Study Guide

Leo Finkle in The Magic Barrel

By Bernard Malamud

Leo Finkle

Mr. Lonely

Our hero, Leo Finkle, is what our mothers usually refer to as "What a nice young man." He's studying to be a rabbi, which means his life is pretty scholarly and solitary:

[…] but for his parents, who had married comparatively late in life, he was alone in the world. He had for six years devoted himself almost entirely to his studies, as a result of which, understandably, he had found himself without time for a social life and the company of young women. (3)

No wild n' crazy spring breaks for Finkle. All work and no play has made Leo a dull (and lonely) boy. In fact, his lonelyhearts status is why he hires Salzman to find him a match… and why the whole dang story kicks off.

Loneliness plays a huge part in Leo's life. He has no friends, he has no family nearby, and in fact the only people he interacts with are Salzman the matchmaker and the girls he gets set up with. We assume (or at least really, really hope) that he talks to his parents on the phone, and maybe some rabbis-to-be at his school, but we don't see that in the story. As far as we can tell, he's Mr. Lonely.

Part of Leo's journey in this story is first discovering his loneliness and then determining to do something about it. You can see his first big realization after his strained conversation with Lily Hirschorn:

It seemed to Leo that his whole life stood starkly revealed and he saw himself for the first time as he truly was--unloved and loveless. (114)

Ouch. That's a lot to absorb. This realization makes him miserable, and he can't quite fight his way out of his funk… until he finds Stella's picture. Maybe it's a byproduct of his loneliness that he thinks, "Only such a one could understand him and help him seek whatever he was seeking" (143) when he sees her tiny photo booth snapshot.

He has a pretty strong reaction to looking at her picture, but if you consider the realization he had (he's loveless and unloved)—and the fact that his efforts to find anyone on his own have been miserable failures—then we can understand why he might decide to put all of his love eggs in Stella's basket. Erm. That sounds kind of wrong, doesn't it?

Are You There, God? It's Me, Leo

But, this being the titular (tee hee: our inner middle-school student always snickers at that word) story in a National Book Award-winning collection, Leo's emotions are going to be a little more nuanced that just "I'm sad, womp womp. I need a wifey."

Initially, Leo doesn't want a wife because he's a romantic, only because "he might find it easier to win himself a congregation if he were married" (1). His heart isn't in it, at least at first. He's addressing vague concerns about his career and his overall loneliness.

He's also looking to patch up his relationship with God, which is pretty ambivalent:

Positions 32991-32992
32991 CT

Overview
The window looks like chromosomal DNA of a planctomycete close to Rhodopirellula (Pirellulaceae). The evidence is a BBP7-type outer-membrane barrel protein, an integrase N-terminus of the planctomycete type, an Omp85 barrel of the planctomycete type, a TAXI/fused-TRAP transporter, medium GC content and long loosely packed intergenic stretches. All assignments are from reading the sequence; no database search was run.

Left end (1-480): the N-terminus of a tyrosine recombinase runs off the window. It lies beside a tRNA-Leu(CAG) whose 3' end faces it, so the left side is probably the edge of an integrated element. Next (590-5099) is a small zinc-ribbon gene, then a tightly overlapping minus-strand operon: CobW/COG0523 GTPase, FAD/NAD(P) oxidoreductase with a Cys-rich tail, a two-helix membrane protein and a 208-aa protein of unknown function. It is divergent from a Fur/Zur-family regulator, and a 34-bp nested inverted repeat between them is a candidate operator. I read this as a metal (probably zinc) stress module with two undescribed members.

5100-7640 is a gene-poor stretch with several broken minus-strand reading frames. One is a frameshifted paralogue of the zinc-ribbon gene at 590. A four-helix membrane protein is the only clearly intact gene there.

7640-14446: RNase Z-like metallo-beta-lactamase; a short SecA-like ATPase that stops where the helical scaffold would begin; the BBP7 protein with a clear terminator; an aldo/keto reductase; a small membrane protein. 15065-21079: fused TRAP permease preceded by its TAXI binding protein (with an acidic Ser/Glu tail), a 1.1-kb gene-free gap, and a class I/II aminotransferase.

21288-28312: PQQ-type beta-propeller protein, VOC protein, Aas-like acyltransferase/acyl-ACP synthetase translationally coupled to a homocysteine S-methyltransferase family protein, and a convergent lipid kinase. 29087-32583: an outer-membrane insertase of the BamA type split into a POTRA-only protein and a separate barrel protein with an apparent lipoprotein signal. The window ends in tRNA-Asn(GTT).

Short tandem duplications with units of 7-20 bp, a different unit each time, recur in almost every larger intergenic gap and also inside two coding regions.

"I think," he said in a strained manner, "that I came to God not because I love Him, but because I did not." (111)

Yikes. He decided to become a rabbi because he didn't love God… which is kind of like becoming a pilot because you're scared of flying. In time, though, he comes to suspect that the two issues are interconnected, that "that he did not love God so well as he might, because he had not loved man" (114). He thinks that by finding a bride, he can find a real connection to (and love for) God. That comes to a head when he sees Stella's picture and "He picture(s), in her, his own redemption" (201).

Quick recap: he goes from wanting a wife in order to further his career as a rabbi (even though he has some super-ambivalent feelings about God) to getting a wife so he can learn to love man and, by extension, God. Holy 180, Batman.

The Milk Of Human Kindness

We've already addressed Leo's loneliness and his issues with loving God. But it takes some good in-scene action between Leo and Salzman to see the full extent of the change in Finkle's character. Because Leo ain't the nicest dude towards Mr. Matchmaker Salzman at the beginning of the story.

When Leo is in his "Gimme a wife so I can be a good family man rabbi" phase, he sees Salzman as merely a salesman. He thinks of Saltzman as pushy, deceitful and machinating. How interesting—when Leo is being machinating and looking for decent wife material instead of love, he dislikes Saltzman.

But when Leo has realized that the path towards God is through human connection (a.k.a. a love life) he starts to be kindly and more openhearted towards Salzman. Dang. Could it be that our protagonist is opening himself up to not only pretty girls, but to fishy-smelling old matchmakers?

Leo comes to believe that we find God in our interactions with other people; if we cut ourselves off from them, we cut ourselves off from God. Naturally, there are no guarantees of this being true… but it does fill Leo with hope. It also helps him evolve from being a completely isolated person to someone excited and interested in interacting with other human beings.

In that sense, it doesn't matter whether he finds true love with the elusive Stella. He's grown as a person, and ends the story with more resolve and commitment to his path than when he started. Aww, shucks. If that's not a happy ending, it's at least a hopeful one.